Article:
Friday, December 27, 2013

moms who look good

Harriet had her final gymnastics class last Tuesday. Gymnastics class is always a gamble. Some days she loves it - rolling and running and bending and bouncing like a champ. Other days, she scowls at her teacher, buries her face in my lap and walks as slowly as possible down the tumble track while the other kids patiently wait their turn to run and jump. Tuesday was a good day and I was thrilled to end on a happy note. I have to admit I'm a little glad it's over and excited to start a new activity, although I'll really miss seeing Harriet in her absolutely adorable leotard and leg warmers. It's easily my favorite part of gymnastics. But my least favorite part? Those full-length wall mirrors. One quick glance to the side and I startle at the sight of a frumpy, stained-shirt woman...who is me.

As we were walking out of gymnastics class the other day, in strode a woman with three children. She...was...gorgeous - tall and fit, dressed in an equestrian-themed outfit, complete with boots, skinny jeans and the most lovely half-up hairstyle. Her makeup was simple but flawless. I couldn't stop staring. I wanted to go up to her and ask a simple but very important question - how?!?!

Because I don't get it. Honestly, I don't. When I see a mom looking lovely, especially a mom who has a child in tow, I am stunned. Every time. Because every single day, I look like this:

Yep, I just took that picture right now. So as you can see, it's not a great look. And today I'm even wearing makeup! Which I never do. So imagine this photo...but worse. Also, to get the full effect, imagine my pants. They're my husband's sweats. And they're brown. And I rolled them up about five inches. Okay, they are:

So that's me...every day. I look like this at home, at the grocery store, at the library, at playdates. I've even gone to church this way...more than once. I think that over time, one just gets used to seeing herself this way, and then it doesn't seem so bad. Until you run into Kate Middleton at gymnastics class...and she has two more kids than you do.

That's kind of a wakeup call.

But that's the thing! How does she do it? I simply don't have enough time! I'll sit Harriet down in front of Clifford and I'll go take a shower (without shaving my legs), sort of do my hair (usually a ponytail), and make a half-way attempt at my makeup. I routinely do my eye shadow while walking around the house, without the assistance of a mirror, so you can imagine how that goes. No nail polish. No eyebrow tweezing. No eye liner. No hair product. And this is my "going out look."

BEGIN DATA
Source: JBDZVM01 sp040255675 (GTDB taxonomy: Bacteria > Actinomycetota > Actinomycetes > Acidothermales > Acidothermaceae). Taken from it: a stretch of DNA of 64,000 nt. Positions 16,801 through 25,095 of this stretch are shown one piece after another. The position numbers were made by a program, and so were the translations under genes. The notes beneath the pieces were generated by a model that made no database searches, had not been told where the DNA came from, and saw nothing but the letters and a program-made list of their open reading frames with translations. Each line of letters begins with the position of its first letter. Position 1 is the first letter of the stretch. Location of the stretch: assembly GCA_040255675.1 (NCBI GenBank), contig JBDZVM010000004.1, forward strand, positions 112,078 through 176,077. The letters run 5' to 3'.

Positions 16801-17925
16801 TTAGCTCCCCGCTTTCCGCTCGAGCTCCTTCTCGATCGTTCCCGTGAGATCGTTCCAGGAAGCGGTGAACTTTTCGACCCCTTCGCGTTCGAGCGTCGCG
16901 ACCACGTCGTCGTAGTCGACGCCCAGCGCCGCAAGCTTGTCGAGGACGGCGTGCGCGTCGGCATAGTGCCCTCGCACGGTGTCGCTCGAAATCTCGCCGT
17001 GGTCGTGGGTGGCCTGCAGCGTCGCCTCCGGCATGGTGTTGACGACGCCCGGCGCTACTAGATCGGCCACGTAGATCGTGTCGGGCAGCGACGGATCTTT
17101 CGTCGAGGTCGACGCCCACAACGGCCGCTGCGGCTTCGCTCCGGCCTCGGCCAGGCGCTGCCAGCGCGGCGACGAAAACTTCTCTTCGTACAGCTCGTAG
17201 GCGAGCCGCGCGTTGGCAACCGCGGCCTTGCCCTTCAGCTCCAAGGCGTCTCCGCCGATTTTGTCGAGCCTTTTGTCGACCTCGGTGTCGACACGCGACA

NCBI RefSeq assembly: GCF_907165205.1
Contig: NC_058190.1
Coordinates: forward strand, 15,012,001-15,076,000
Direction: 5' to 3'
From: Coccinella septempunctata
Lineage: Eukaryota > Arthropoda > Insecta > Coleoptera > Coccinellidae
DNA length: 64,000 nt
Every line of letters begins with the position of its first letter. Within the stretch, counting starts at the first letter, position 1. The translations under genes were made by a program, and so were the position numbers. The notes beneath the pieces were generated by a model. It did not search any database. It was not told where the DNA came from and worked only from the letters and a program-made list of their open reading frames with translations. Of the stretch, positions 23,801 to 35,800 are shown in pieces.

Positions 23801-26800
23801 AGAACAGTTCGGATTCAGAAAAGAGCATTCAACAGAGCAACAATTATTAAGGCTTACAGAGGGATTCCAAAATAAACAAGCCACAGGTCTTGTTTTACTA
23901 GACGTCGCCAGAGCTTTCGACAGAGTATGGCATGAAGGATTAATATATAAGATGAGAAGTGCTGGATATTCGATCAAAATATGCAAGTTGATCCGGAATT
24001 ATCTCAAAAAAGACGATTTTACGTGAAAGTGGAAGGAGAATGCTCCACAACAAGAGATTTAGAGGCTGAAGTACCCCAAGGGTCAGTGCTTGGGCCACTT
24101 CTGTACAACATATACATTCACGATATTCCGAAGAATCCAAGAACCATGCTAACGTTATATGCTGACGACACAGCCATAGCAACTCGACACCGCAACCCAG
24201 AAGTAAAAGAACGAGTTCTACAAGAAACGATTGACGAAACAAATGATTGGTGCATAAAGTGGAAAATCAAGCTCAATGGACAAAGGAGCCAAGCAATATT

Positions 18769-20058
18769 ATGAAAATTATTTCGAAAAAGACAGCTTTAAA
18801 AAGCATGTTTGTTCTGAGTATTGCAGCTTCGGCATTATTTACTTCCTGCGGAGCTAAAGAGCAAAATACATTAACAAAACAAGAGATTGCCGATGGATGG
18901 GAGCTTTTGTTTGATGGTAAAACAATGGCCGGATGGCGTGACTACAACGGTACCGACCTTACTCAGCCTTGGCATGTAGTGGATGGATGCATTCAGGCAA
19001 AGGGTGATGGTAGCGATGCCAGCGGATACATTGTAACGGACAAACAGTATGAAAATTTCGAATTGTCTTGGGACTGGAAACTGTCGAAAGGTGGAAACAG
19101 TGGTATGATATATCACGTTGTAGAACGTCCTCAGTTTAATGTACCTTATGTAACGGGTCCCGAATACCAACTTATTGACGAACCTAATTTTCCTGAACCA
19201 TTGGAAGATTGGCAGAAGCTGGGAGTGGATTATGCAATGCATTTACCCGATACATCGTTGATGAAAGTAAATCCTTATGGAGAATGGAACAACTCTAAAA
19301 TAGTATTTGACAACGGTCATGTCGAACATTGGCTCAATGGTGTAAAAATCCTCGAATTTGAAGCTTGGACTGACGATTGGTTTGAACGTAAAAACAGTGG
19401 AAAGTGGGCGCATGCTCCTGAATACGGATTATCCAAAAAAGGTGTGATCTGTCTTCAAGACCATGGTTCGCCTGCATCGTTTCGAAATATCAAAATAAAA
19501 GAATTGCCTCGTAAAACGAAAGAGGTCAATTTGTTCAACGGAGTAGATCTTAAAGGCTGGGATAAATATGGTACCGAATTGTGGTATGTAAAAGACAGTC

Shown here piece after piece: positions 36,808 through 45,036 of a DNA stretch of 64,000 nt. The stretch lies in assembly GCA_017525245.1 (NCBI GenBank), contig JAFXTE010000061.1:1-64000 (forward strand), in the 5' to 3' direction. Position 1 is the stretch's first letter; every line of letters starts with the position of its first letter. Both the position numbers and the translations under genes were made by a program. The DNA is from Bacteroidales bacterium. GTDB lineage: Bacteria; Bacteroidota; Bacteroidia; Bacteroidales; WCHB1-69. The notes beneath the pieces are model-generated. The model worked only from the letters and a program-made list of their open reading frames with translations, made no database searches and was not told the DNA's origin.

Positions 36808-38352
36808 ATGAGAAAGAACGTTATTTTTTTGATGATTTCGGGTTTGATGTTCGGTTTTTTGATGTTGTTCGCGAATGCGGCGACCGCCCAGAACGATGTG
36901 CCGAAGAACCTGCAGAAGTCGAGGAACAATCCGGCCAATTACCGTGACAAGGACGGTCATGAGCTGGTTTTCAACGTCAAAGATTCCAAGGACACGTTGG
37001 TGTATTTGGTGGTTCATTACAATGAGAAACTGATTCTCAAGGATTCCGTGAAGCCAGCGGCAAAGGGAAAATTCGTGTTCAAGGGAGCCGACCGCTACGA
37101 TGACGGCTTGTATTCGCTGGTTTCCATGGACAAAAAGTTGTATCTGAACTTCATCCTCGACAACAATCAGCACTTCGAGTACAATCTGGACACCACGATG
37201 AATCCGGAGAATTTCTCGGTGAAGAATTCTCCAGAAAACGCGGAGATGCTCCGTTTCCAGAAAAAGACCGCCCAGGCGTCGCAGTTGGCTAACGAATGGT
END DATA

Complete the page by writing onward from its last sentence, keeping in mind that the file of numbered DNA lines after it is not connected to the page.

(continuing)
Typing all of this makes me realize how sad it really is.

I used to look better. I used to take the time and put in more effort. I used to shave my legs. I used to get my hair highlighted. But let's be real...even then, I never looked like those women I'm referring to. The ones who look flawless in a sweatshirt and jeans. The ones who can actually make messy hair look gorgeous. I can't blame it all on motherhood because some of goofy-looking stuff happened beforehand.

I'm the boy in the middle row.

When this is where you start, one would think that you could only go up from there. Au contraire.

When I was younger, I would always picture myself a few years in the future, and I always looked stunning. I would literally envision myself from my feet all the way up to my head - perfect pedicure, legs tan and toned, etc. But high school came, then college, then engagement, and marriage (a bright spot, I'll admit), and I never accomplished the look I thought I'd eventually embody. And then came pregnancy - all hope of that look was lost. About three weeks after finding out I was pregnant with Harriet, I had already stooped to this level:

And that's when I decided to grow out my hair. Things went downhill quickly from there.

Honestly, what is my hair even doing?

So now I'm realizing that perhaps this should have been a post about the challenges of growing out very short hair.

And while we're on the topic of hair, let me just take a moment to speak on behalf of those of us who faced adolescence in the dead zone between "it's-the-eighties-and-everyone's-hair-is-atrocious-so-it's-fine" and the invention of flat irons. Ladies, how did we do it? Not only did we have to brave insurmountable frizz on a daily basis but we also got our braces in high school (not elementary school when they're still cool), AND there really was no such thing as cute comfy clothes. But, we made it. Now, I have two CHI flat irons...which I never use.

We often talk about women who have "let themselves go." It sounds like a quiet thing that takes place over time, a peaceful decision one makes. But let me assure you - the letting go of oneself is not a gentle process. Myself is going, whether I like it or not. I never gave it permission. It just turned its back and started for the door. I tried for a while to hold onto it. I dug in my heels. But alas...

So here's where I go back to that head-to-toe fantasy. Someday, I'll have the time and the money to get pampered at the salon, to actually wear the outfits I pin on Pinterest, to try new things with my makeup, to work out regularly. Someday, I'll be tanned and toned and perfectly put together. And I'll sit down around the coffee table with my grown children to look at old photos, and they will say, "Mom, look how pretty you were!" And inside, I will remember that the greatest years of my life had nothing to do with what I was wearing or even whether it was clean.

I'll look into the tired eyes of that puffy young woman in the photos...and I'll feel so proud of her.

Wednesday, November 13, 2013

making peace with ivf

It took Andrew and I a long time to make peace with in vitro fertilization (IVF). We had been trying to get pregnant for a couple of years. We'd had two losses. I know that a lot of people double, triple, even quadruple our waiting years, but we knew that the heartbreak had gone on long enough and we needed to take the next step - IVF. 

Moving forward with IVF requires all sorts of decisions, conversations and sacrifices. It's a major financial burden. It's a hefty physical undertaking. It's a serious time commitment. But it was the spiritual aspect of IVF that had us completely and utterly stuck. 

In our faith community, there's a healthy skepticism about reproductive technology. I count myself among those who wrestle with the implications of our country's big science and small God. So when we felt ourselves inching down the path that leads to IVF (a place we never, ever thought we'd be), we entered into a wrestling match of our own.